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RBHS returns to hybrid learning, cautiously

Less than one-third of students back in classrooms as 2nd semester begins

January 12th, 2021 12:51 PM

(Alex Rogals/Staff Photographer)

By Bob Skolnik

Contributing Reporter

The return to hybrid learning at Riverside-Brookfield High School was met with less than overwhelming enthusiasm last week. 

Only about 28 percent of students went to school in person as classroom instruction resumed on Jan. 5. It was the first opportunity most students had to attend school in person since RBHS switched back to a fully remote learning model after COVID cases skyrocketed across the state in November.

"The numbers are close to what we expected for our first week back," said District 208 Superintendent Kevin Skinkis in an email. "I would anticipate that in-person attendance will continue to improve as we continue under the 50-percent model.  Our teachers did a great job."

School board President Wes Smithing, who has pushed hard for a return to in person learning, said that he thought in-person attendance would increase as the semester wore on.

"I'm actually excited that that many kids came," Smithing said. "I think next week you'll see more, and after the MLK holiday I think we'll see a pickup. I think there's some apprehension with coming back and I understand that."

Students at RBHS can now attend class in person twice a week. On Jan. 5, 206 students were in school, with 233 on Jan. 6 and roughly 220 the two days following that. 

Those whose last names begin with the letters A through K can attend school in person on Tuesdays and Thursdays, while L through Z can attend Wednesdays and Fridays. 

One student who attended class in person said the experience was better than it had been when classrooms were open for a few weeks in October, one day a week.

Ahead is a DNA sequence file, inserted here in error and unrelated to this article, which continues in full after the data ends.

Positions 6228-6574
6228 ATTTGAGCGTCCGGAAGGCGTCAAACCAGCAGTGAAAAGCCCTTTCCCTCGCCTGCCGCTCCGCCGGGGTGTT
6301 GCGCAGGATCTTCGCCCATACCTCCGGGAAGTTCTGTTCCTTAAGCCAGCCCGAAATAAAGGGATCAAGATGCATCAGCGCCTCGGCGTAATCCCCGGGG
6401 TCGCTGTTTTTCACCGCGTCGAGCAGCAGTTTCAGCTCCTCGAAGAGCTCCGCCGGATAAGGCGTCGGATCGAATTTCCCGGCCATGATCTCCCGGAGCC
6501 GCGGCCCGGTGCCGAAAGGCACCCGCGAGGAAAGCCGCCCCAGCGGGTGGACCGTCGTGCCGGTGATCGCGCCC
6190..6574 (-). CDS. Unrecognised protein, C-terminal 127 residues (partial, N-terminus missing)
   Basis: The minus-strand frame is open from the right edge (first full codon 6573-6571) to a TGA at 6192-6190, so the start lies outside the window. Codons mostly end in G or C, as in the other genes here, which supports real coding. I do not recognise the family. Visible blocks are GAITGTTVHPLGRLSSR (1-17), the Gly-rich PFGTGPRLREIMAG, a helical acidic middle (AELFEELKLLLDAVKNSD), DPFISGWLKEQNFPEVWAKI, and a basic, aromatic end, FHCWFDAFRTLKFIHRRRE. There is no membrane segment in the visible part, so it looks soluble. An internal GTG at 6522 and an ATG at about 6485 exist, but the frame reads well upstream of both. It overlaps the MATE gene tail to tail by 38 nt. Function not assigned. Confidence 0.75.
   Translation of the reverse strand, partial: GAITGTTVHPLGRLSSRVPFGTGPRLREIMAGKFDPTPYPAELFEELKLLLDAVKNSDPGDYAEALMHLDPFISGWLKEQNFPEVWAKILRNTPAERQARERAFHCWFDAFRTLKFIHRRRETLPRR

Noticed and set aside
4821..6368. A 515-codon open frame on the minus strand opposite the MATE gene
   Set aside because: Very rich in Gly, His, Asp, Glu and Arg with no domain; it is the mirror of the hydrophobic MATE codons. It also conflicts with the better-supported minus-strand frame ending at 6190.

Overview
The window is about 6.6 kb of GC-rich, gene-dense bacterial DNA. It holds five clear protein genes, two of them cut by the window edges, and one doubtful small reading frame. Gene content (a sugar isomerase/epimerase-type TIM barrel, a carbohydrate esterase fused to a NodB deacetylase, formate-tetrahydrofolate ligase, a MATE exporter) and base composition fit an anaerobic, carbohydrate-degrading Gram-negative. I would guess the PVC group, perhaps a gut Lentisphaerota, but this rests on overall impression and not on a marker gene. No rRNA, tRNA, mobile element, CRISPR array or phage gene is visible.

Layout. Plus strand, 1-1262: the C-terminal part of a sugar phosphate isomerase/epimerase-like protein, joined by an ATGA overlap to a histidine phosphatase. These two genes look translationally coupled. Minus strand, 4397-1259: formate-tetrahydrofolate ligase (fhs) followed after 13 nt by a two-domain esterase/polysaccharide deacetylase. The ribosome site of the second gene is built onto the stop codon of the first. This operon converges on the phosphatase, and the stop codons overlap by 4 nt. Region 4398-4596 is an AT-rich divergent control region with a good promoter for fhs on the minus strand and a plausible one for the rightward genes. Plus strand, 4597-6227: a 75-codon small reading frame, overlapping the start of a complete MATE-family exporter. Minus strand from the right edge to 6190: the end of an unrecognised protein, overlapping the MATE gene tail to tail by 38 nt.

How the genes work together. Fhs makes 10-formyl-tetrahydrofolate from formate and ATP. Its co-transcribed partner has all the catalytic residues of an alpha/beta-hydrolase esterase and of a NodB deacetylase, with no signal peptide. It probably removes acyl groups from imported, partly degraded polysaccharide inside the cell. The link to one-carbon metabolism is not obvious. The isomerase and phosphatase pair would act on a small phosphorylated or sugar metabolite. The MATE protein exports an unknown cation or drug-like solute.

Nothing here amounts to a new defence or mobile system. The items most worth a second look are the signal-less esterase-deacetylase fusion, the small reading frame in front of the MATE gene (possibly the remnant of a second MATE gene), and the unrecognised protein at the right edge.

"I didn't see a drastic difference in the amount of students who were there," said RBHS senior Michael Ciszewski. "It was still like two to three students in all of my classes. 

"I think that what changed a lot was how the teachers are educating us now," he added. "They're focused more on the students in class. … We'll be able to see what the teacher is showing us instead of us having to be on our Chromebooks and having our earbuds in. It's a lot more engaging, I would say."

Senior Tess Obuchowski stayed home last week and is staying home this week. 

"It was just safer for me to stay at home," said Obuchowski, who does come to school in the afternoon to practice for her role in the spring musical. "Especially after New Year's Eve, there were a lot of people who were out and about, and I wanted to make sure I avoided that spike, because going to school is just another thing that might risk exposure."

Obuchowski said she feels safer coming to school for play rehearsals because it's involves a relatively small group of students who, she says, are careful about wearing masks and maintaining social distancing. She hopes to return to school later in the semester if positive tests go down.

"There is pretty high likelihood that I will go back," Obuchowski said.

Skinkis made the decision to return to the hybrid model even though the metrics were conflicting. The test positivity rate in suburban Cook County (9.9 percent) and the new cases rate (302 cases per 100,000) were still in the substantial range, but new cases and youth cases have dropped into the minimal category. Three RBHS students have already tested positive for COVID-19 since the second semester started earlier this month.

Skinkis said it is up to individual students and families to decide whether to attend school in person.

"We provide families an option so that they can do what they feel comfortable [with]," Skinkis told the Landmark in a telephone interview.

Smithing said his two children, a senior and a freshman, both went to school in person last week.

"All the educators will tell you that in-person learning is the best environment," Smithing said. 

Smithing said he was pleased that teachers are trying to engage the students who are there in person and not just presenting a Zoom class to them.

"Some of the most vocal teachers within the [teachers' union] about not coming back have turned around and are doing it the best," Smithing said. "It just shows that they are stepping up to the plate. We're at least getting the engagement that we've been asking for." 

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